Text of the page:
It’s hard to tell people that the person they consider a great husband just by virtue of him bringing the bacon, so to speak, is actually just being a provider. It’s hard for many reasons but the most important reason may be that they’ve grown up with a skewed idea of a family structure and the roles of various people in the family. Recently I came across a post on a women’s forum about how good providers can’t necessarily be pegged as good husbands unless they are also good husbands . I agreed with the poster, by the way, but I wish she hadn’t posted it. Not only many women didn’t get it, they endorsed my feeling that the Pakistani woman is still in trouble. That the Pakistani woman still believes in the God-like position of a husband in their lives. I was certainly upset at the allegory that their own life is of a financially and morally corrupt system.
However I’m thankful for that post for one solid reason. It made me realize that if women were shown a husband they might be able to better pick out the differences between a husband and a provider more astutely and may even demand for a provider to convert into a husband someday .
Let’s take a few examples.
1. A nice and financially good provider who doesn’t work like a husband is like a sperm donor. He helps her get pregnant. Then when she’s pregnant, he arranges for a house help in addition to whatever she has already. He feels content in his benevolence. She feels loved and cared for. Until…… the house help takes a day off. And all hell breaks lose. He doesn’t care if she’s on the last leg of this pregnancy. He focuses on his comfort because if truth be told, he hired the house help for his own comfort. It wasn’t a big deal because he could afford it. But he can’t afford to help his wife around in household chores in her last trimester. He needs to sleep and eat and visit his friends. As a result, her biggest support in this pregnancy is actually the help she hired, not the man who calls himself her husband.
What does a husband do? He hires help if he can but tells the help to keep him updated if wife isn’t feeling well. He is quite literally just a phone call away. He doesn’t rely on the help to feed his existing children their meals. He can do that. The help knows that she has an oversight. The husband knows that in his wife’s delicate condition she shouldn’t be expected to watch over her older kids and the operations of the home. He single parents through most of her pregnancy. He knows that this unilateral division of labor isn’t permanent and he can swallow his boss’s displeasure over being late or getting out of the office early for a little bit. His concern really is his wife.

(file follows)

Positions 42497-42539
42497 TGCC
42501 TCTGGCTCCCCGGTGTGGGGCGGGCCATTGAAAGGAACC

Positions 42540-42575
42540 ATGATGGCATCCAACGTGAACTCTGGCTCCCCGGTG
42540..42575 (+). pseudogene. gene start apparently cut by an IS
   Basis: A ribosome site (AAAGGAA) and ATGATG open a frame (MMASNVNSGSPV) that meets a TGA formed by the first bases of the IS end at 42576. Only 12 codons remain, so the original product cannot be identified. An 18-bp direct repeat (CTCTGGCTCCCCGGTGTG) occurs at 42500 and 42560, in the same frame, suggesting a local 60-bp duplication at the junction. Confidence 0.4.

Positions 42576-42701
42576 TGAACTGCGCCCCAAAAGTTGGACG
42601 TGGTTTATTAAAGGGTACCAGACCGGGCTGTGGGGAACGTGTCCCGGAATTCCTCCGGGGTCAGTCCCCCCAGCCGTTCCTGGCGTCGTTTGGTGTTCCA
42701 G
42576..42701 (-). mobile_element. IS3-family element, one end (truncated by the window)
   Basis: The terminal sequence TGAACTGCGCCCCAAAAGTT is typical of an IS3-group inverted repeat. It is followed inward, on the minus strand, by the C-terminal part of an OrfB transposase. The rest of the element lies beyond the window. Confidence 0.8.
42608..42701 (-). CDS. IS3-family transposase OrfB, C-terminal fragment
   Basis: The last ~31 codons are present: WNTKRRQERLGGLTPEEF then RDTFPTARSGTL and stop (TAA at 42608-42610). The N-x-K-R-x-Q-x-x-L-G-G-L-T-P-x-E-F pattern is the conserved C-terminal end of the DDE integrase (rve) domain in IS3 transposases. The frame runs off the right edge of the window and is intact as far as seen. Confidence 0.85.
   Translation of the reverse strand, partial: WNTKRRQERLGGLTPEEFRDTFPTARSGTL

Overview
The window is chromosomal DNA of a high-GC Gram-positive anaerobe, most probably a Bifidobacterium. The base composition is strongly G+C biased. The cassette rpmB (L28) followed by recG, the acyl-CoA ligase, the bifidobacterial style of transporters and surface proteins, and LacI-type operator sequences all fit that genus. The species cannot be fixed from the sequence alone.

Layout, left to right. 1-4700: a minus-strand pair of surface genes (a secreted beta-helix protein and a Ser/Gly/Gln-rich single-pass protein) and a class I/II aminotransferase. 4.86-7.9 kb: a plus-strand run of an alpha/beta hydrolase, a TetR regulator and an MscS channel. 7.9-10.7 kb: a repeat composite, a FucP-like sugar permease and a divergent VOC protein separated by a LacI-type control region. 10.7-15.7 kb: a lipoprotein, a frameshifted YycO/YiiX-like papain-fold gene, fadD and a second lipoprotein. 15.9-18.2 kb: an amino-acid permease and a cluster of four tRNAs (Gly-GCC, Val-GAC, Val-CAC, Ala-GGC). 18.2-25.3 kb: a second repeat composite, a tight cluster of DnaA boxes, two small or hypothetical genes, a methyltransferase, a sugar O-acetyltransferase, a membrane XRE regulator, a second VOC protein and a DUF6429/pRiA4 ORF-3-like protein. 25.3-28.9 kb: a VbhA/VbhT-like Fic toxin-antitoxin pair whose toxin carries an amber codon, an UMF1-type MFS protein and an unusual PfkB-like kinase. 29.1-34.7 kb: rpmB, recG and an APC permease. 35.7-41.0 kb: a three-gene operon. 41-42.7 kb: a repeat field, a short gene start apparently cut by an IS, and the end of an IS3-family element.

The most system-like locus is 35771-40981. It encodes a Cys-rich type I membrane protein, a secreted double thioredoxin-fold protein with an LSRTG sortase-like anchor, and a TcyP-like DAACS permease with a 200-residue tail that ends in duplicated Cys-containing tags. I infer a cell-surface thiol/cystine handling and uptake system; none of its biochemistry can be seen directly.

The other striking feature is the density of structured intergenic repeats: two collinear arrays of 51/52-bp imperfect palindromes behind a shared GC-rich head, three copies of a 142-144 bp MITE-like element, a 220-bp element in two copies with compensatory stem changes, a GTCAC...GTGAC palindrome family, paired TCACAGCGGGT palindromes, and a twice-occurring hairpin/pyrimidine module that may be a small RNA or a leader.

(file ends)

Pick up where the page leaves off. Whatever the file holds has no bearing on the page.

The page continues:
2. The better the financial worth of the provider, the higher his demands of getting the trophy wife that the town envies. He shamelessly asks for the best girl, the best credentials that could be attached to a girl. In short, when it comes to who is going to be his social arm candy, it can’t be just anybody. It has to be the girl who went to a prestigious school with great grades with a cum laude situation at the end of it.
And not just that! Just because he himself finds his worth in how much he makes he feels that he should get the best “package” out there. The best body, the best face and definitely the perfect social background. He can’t marry a dud. He can’t marry a girl who is just a great person. He has to have all the superficial check boxes checked.
But a man who’s looking to be a husband isn’t really focusing on where she went to school or how much her dad makes or how amazingly she dresses up for parties. He’s looking for a partner to spar with intellectually. He doesn’t want a meek, submissive and defeated model of a wife. He wants a woman who can challenge his sureness of himself. He wants someone who can brighten his day with her smile. He wants to feel attracted. He wants to be with an equal.
3. Providers who can’t become husbands along the way usually also can’t become fathers along the way either . They delegate schooling, social skills, decisions about their child’s future to their wife and teachers. They can’t be bothered by it. This isn’t something that they can do. And how can they? You can’t just snap into the role of a father after being an aloof provider your whole life.
Providers who become husbands and later become fathers as a natural process of evolution are the men we write home about. They make sure they hone their child’s ideas into ideologies, their fears into successes and their failures into lessons. They don’t have a disconnected and unstable relationship with their kids. They love their kids but more than that, they own their kids. Because they own the kids, they own their mothers. It really starts from the top.
Being a provider is a great quality and something that women look for in a mate. Is it ethical to weigh a man on the basis of his paycheck? No. But unfortunately in a society where women are raised by one bad example after another, sometimes money becomes the only reliable yardstick. But why should a man stop there? He should continue to step up, continue to empower his wife, continue to find ways to make his wife a role model for their kids.
And women! Don’t shortchange yourself for what you think you need in life. Money is great. Having a husband who takes one for the team every now and then is great. Living a comfortable life is great. But…… knowing that you’re with a partner is the greatest feeling of all.